Appearing on Fox News’ Special Report with Bret Baier on Wednesday, Brit Hume blasted President Obama’s Iran speech in which the president compared Iranian leaders who chant “death to America” to Republicans in Congress who appose the nuclear deal.
Hume condemned Obama’s speech and called it “so characteristic of him. It was dishonest. It was partisan. And in the end it was insulting.”
The Fox News contributor emphatically rejected the president’s comparison between the Iranian hardliners and those in Congress because “[t]he problem with that is, among the people calling crying “death to America” are the leaders of the country. It’s not as if there’s just some minority rabble in Iran that cries “death to America.” The very leaders do. The very people he just made a deal with do that.
The Weekly Standard’s Steve Hayes was just as harsh in his assessment of Obama’s speech and called it “the worst speech of the Obama presidency, and one of the most un- presidential speeches I’ve heard in recent memory.” Hayes went on to agree with Hume that it was the leadership in Iran who chant “death to America” and for Obama to align Republicans with such rhetoric was “insulting and it’s dangerous.”
See relevant transcript below.
Fox News’ Special Report with Bret Baier
August 5, 2015
BRET BAIER: So “death to America” Brit, common cause with the Republican caucus.
BRIT HUME: The problem with that is, among the people calling crying “death to America” are the leaders of the country. It’s not as if there’s just some minority rabble in Iran that cries “death to America.” The very leaders do. The very people he just made a deal with do that. So that entire speech of the president was so characteristic of him. It was dishonest. It was partisan. And in the end it was insulting.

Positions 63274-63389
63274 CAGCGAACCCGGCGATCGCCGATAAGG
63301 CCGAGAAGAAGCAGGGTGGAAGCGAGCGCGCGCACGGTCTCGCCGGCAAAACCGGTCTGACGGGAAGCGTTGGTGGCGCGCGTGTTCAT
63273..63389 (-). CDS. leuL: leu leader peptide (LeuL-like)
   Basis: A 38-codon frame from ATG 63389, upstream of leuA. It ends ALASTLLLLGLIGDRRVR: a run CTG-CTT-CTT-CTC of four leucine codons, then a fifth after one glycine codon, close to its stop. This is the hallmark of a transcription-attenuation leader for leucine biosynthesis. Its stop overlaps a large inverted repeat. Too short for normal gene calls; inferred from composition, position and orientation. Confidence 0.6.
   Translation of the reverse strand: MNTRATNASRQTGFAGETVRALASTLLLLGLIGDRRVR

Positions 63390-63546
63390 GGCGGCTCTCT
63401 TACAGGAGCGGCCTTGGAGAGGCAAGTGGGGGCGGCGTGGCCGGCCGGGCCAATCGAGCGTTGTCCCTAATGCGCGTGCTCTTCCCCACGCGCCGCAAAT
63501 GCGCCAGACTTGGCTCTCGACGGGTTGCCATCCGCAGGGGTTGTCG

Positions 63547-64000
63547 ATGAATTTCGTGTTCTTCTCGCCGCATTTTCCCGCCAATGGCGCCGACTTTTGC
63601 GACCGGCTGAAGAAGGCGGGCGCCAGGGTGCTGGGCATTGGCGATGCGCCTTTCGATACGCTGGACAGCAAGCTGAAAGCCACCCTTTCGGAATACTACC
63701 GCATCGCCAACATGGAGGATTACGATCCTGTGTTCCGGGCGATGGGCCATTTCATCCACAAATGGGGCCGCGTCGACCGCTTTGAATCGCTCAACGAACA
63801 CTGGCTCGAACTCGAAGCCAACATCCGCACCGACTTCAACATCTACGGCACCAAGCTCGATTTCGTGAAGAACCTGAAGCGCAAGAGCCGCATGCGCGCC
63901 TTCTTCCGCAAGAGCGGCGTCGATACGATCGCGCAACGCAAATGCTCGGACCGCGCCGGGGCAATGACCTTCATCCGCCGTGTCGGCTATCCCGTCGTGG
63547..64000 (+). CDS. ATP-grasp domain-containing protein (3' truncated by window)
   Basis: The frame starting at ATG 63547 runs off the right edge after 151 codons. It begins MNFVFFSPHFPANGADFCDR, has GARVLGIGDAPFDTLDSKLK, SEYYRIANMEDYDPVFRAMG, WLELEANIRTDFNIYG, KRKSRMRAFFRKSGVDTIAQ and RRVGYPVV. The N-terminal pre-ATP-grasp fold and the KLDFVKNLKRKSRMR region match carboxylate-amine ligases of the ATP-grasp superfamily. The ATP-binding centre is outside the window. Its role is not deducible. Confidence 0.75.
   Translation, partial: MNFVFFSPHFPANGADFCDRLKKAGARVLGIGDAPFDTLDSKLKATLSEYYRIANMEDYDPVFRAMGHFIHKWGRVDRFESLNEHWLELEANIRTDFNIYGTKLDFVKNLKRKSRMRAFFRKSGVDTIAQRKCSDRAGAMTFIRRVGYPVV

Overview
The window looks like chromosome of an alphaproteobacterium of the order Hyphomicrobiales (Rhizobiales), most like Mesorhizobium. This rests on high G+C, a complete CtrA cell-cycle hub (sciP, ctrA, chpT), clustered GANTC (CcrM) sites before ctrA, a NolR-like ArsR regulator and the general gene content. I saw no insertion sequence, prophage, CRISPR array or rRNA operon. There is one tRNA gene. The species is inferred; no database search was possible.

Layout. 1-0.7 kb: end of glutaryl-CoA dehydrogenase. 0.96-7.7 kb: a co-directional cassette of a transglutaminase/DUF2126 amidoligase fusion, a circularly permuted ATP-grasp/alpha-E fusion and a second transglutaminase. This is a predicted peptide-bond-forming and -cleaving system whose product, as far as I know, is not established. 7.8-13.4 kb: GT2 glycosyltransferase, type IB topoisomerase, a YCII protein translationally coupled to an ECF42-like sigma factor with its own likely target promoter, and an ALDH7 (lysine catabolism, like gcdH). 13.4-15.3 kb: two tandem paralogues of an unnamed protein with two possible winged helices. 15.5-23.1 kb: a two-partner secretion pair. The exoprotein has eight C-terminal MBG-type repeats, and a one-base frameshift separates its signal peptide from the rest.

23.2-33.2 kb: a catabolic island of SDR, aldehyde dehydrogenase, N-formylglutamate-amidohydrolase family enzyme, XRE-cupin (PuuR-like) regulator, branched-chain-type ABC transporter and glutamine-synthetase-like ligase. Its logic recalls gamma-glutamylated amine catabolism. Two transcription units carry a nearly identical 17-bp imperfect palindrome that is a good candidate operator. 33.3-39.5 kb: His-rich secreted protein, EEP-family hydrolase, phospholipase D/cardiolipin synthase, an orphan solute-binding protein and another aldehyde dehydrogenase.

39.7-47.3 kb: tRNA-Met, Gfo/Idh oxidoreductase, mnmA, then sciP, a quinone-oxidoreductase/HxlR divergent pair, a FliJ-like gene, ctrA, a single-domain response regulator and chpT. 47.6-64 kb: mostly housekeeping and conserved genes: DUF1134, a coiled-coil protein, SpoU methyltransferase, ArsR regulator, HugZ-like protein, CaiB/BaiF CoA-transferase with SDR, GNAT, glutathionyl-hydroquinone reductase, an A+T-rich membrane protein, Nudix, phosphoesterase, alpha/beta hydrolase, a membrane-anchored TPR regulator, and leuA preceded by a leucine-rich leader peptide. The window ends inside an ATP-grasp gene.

BAIER: Kirsten, he’s trying to rally the base to try to get this thing through Congress. Is that way to do it?
KIRSTEN POWERS: I have to agree respectfully with Brit. I thought it was a masterful speech. It was a quite an excellent speech.
HUME: You mean disagree.
POWERS: Did I say disagree? I meant disagree with you, sorry. I disagree without. I always like to agree with you. I thought it was masterful. I thought he really laid out the case. I thought that he made a lot of good points in explaining the importance of diplomacy and how diplomacy has been used in the past.
BAIER: Even with the attack on Republicans?
POWERS: If I could strike one thing from the speech it would be that. But otherwise I think the speech was really well done and I think made a really excellent case for the deal with Iran and for the historical view of let’s use diplomacy and not use military force to resolve our problems.
BAIER: Shaking your head?
STEVE HAYES: I’m sorry. It not only wasn’t a good speech, I think it was the worst speech of the Obama presidency, and one of the most un- presidential speeches I’ve heard in recent memory. The president, beyond his sort of partisan attacks which we’ve grown accustomed to, beyond his misleading claims about Republicans, he seemed to be creating this fantasy world that he’s living in with respect to the Iranian leaders. I mean, Brit is exactly right. It’s the leadership. They are sometimes literally leading the chant of “death to America.” You can’t separate that.
At another point the president said I recognize that resorting to force may come from the behavior and rhetoric and behavior that emanates from parts of Iran. Rhetoric and behavior doesn’t emanate from parts of Iran. It comes directly from the leaders of Iran. And that rhetoric and that behavior has meaning. They’ve been targeting Americans for the past two decades, longer still. The rhetoric actually matters. What they’re saying they’re saying for a reason. And for the president to pretend otherwise, that this is just sort of emanating in the passive voice, I think is insulting and it’s dangerous.